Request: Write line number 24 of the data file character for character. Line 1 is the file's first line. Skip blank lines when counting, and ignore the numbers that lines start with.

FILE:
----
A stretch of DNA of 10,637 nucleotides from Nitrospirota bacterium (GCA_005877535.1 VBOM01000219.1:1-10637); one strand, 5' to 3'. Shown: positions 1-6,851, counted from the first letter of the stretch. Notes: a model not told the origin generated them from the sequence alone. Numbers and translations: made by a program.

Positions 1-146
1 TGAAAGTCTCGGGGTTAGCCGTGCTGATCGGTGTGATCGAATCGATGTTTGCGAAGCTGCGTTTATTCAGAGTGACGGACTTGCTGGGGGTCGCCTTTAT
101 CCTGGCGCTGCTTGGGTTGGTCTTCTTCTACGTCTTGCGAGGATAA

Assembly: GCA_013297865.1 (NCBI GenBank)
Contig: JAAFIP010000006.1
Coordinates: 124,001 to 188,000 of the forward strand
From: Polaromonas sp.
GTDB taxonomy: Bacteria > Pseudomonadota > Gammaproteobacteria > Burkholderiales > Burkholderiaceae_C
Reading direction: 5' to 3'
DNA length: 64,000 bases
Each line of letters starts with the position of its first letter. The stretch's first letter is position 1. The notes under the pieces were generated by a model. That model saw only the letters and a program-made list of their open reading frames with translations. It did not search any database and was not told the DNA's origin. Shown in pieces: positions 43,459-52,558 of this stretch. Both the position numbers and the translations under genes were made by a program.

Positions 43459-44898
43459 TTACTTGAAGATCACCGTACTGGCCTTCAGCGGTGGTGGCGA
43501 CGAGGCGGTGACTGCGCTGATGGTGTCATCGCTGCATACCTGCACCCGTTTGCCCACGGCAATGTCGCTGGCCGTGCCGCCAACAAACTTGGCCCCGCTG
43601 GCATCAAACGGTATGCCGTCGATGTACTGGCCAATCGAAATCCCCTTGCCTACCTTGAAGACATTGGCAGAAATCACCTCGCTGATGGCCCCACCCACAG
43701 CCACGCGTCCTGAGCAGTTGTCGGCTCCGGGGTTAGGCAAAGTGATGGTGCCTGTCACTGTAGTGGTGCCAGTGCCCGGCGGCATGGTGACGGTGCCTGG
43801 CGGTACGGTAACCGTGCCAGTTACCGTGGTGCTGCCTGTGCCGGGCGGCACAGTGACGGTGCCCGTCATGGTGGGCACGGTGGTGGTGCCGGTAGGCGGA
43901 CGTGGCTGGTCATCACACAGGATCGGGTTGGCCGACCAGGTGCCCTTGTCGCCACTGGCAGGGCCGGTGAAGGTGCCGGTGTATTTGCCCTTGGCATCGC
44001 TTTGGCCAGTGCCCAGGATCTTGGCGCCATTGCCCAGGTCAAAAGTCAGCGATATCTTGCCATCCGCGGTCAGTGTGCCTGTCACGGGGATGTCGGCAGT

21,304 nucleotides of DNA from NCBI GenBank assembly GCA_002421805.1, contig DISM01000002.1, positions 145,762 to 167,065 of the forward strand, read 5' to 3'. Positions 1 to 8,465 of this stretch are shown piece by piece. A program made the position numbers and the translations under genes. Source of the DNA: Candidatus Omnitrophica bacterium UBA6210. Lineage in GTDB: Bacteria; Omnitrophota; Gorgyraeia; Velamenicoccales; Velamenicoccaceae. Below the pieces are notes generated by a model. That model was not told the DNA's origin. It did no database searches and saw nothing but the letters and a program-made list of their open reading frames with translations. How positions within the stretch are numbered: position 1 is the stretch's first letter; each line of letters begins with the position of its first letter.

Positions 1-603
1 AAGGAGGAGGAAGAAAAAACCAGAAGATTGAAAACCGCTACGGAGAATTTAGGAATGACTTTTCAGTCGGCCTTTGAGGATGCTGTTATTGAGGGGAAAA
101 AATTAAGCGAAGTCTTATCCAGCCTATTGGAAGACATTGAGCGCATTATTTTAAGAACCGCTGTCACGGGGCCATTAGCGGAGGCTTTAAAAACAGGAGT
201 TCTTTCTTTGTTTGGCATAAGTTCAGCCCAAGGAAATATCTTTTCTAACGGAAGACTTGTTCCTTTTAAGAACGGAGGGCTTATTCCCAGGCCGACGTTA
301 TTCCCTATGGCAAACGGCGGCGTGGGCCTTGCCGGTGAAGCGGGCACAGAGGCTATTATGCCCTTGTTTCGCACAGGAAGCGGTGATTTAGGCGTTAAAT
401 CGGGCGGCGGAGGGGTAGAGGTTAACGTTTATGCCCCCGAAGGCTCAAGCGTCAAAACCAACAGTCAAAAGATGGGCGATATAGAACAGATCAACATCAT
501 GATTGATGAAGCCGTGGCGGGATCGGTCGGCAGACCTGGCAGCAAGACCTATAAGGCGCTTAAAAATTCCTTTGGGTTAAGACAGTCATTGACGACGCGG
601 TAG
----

101 AATTAAGCGAAGTCTTATCCAGCCTATTGGAAGACATTGAGCGCATTATTTTAAGAACCGCTGTCACGGGGCCATTAGCGGAGGCTTTAAAAACAGGAGT